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Stop to titanium dioxide, interview with Francesco Cubadda, ISS expert

After years of institutional alarms and silences, the 6.5.21 EFSA finally has put to the index titanium dioxide. The final push to the genotoxic dye came thanks to the combination of three factors: a revision of a recent evaluation - the one that EFSA had carried out in 2016 highlighting knowledge gaps - the adoption of guidance on nanospecific risk and the availability of a large amount of scientific data.

'This is the first time whereas, EFSA's Scientific Committee Guidance on Nanotechnologies for Safety Assessment of Food Additives is applied and experts assessing the risk related to nanoparticles are also involved. A far-sighted choice by EFSA ', comments Francesco Cubadda, coordinator of the working group on the safety evaluation of nanotechnologies in the food sector of the Higher Institute of Health (ISS) and expert involved in the evaluation of titanium dioxide, who analyzes the salient aspects of the story.

Doctor Cubadda, the scientific community has been highlighting the toxicity of titanium dioxide for many years. If you think badly, it seems that the European Commission has given the food industry time to change additives ...

Titanium dioxide has ended up at the center of an international controversy. As always happens in these cases, each side in the game has its own point of view. Producers of titanium dioxide, for example, have always claimed that the material is harmless, even in the eyes of the food industry. This is not surprising. In fact, EFSA is a scientific body that carries out risk assessments based on mandates. This reassessment took place when the European Commission gave EFSA a mandate to carry it out. The Executive could no longer delay because France had banned titanium dioxide with a national rule and the European Parliament had taken sides in this direction. There were the scientific opinions of the member countries, especially France and Holland, to highlight important risks. 

What role did the ISS play?

The ISS has been at the forefront of producing scientific evidence. The working group that I coordinate played a role in producing data on toxicity and exposure to titanium dioxide, which were also used in the latter assessment. The ISS is also one of the six centers recognized by the European Commission as expert centers that have developed new methods of analysis for nanomaterials in food, the latest of which is precisely on titanium dioxide.

Doctor Cubadda, can you summarize the toxicity of titanium dioxide?

Titanium dioxide is a material composed of insoluble particles, which are poorly absorbed by the intestine, but are eliminated very slowly. They accumulate in various organs, especially the liver and spleen. It has the ability to produce effects on the central nervous system, that is, to act as a neurotoxic. Furthermore, it has inflammatory effects on the immune system, and induces changes in the colon and rectum that can evolve, over time, into cancer. The decisive aspect in the evaluation, however, was genotoxicity.

Has genotoxicity, the risk of damage to DNA, not yet emerged in the literature?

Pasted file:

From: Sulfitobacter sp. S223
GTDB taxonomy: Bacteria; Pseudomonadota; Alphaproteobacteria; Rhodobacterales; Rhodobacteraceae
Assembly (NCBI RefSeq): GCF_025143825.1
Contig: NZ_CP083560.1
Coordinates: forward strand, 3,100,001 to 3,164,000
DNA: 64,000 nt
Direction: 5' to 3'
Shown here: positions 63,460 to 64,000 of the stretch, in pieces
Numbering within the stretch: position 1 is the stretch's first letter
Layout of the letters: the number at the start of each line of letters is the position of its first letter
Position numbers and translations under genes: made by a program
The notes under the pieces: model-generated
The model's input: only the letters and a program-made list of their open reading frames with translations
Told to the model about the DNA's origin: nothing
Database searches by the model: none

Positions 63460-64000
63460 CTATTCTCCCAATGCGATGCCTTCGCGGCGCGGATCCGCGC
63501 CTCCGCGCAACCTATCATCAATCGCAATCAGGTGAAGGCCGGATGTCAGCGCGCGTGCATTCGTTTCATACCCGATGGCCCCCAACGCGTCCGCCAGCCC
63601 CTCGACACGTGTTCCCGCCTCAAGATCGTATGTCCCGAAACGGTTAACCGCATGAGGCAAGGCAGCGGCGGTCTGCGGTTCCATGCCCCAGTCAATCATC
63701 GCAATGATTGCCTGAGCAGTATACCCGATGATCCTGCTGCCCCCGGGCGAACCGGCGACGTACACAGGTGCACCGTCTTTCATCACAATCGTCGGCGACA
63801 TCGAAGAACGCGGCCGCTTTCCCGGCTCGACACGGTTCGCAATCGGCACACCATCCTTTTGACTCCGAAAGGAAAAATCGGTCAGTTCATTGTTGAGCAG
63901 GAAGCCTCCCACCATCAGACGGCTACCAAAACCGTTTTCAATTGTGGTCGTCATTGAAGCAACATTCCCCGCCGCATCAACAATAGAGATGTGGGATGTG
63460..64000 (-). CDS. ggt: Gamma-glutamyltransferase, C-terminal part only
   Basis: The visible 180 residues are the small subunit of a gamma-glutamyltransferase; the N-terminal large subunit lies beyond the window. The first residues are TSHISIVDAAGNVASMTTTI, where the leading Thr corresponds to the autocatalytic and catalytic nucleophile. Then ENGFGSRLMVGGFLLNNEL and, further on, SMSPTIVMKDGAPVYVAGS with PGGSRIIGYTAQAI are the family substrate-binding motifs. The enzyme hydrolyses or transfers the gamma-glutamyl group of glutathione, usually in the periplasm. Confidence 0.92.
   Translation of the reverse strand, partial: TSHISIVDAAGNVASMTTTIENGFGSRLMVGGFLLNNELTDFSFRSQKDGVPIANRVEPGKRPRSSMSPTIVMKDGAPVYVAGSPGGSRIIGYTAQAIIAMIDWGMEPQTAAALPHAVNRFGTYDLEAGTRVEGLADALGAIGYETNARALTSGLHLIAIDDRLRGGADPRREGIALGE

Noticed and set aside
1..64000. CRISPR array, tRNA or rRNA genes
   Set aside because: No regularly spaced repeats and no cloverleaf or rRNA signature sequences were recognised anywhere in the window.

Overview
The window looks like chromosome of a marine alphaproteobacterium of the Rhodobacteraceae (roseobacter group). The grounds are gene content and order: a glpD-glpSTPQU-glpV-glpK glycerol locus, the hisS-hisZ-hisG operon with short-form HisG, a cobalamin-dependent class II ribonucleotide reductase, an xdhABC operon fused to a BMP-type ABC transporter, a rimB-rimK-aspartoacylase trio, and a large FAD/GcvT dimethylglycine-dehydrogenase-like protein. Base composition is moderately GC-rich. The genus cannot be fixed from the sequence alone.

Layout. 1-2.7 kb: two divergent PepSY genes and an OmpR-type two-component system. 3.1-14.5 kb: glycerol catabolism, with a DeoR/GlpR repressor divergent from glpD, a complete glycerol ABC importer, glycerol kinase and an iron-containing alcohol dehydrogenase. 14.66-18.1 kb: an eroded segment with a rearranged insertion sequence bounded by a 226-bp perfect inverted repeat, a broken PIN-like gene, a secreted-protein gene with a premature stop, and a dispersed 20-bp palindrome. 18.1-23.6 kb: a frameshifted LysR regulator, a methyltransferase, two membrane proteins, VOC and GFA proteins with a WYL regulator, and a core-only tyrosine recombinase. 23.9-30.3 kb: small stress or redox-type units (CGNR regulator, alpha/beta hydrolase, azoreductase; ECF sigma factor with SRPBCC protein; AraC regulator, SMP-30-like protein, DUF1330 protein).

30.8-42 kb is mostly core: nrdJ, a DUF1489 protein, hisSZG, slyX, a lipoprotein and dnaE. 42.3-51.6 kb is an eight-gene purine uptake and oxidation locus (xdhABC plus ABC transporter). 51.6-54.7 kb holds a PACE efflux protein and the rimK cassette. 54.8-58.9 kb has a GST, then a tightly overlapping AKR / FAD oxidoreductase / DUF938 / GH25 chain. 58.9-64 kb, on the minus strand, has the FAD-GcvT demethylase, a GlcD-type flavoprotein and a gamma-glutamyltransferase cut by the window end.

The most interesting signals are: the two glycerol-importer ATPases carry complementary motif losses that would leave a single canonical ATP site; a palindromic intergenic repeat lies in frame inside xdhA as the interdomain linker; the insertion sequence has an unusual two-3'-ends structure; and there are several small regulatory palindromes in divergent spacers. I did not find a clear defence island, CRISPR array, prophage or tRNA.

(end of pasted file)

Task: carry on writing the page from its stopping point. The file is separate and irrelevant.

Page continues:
The evaluation started with thousands of works. After a careful selection, a few dozen were identified with quality data. And several of these works highlighted non-negligible effects, studies conducted with particles even of similar size to those present in the food additive, which showed genotoxic effects without the possibility of identifying a threshold for them. Obviously, a food additive intended to be ingested daily cannot be genotoxic. In this specific case it was defined as unsafe for food use, including food supplements.

What will happen now?

Now the European Commission will propose to Member States to eliminate it from food. The question of other uses leading to oral exposure, such as use in the pharmaceutical sector, remains open. Most white medicine tablets contain titanium dioxide. Use in toothpastes can also lead to ingestion of the substance, although exposure levels are lower.

Titanium dioxide is also widely used in cosmetics, especially in sun creams. Are there any risks?

In sun creams, titanium dioxide is entirely a nanomaterial. The aim is to have a transparent layer, so the particle size is much smaller compared to the food additive. In this case, however, there is no risk, as the skin barrier is very efficient in preventing systemic exposure. The only caution is to avoid contact with damaged skin, altered by lesions or burns, as well as with the lips.

Are you satisfied with how the titanium dioxide assessment ended?

As a researcher I appreciate the solidity of the evaluation system put in place by EFSA. Then, this evaluation resolves disputes that had generated fears in European citizens, attracted media attention, fueled political tensions. It was necessary to put together all the evidence that emerged over the years and come to a conclusion. There is an advantage for everyone, first of all for citizens who see their health protected.

Marta Strinati

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Professional journalist since January 1995, he has worked for newspapers (Il Messaggero, Paese Sera, La Stampa) and periodicals (NumeroUno, Il Salvagente). She is the author of journalistic surveys on food, she has published the book "Reading labels to know what we eat".

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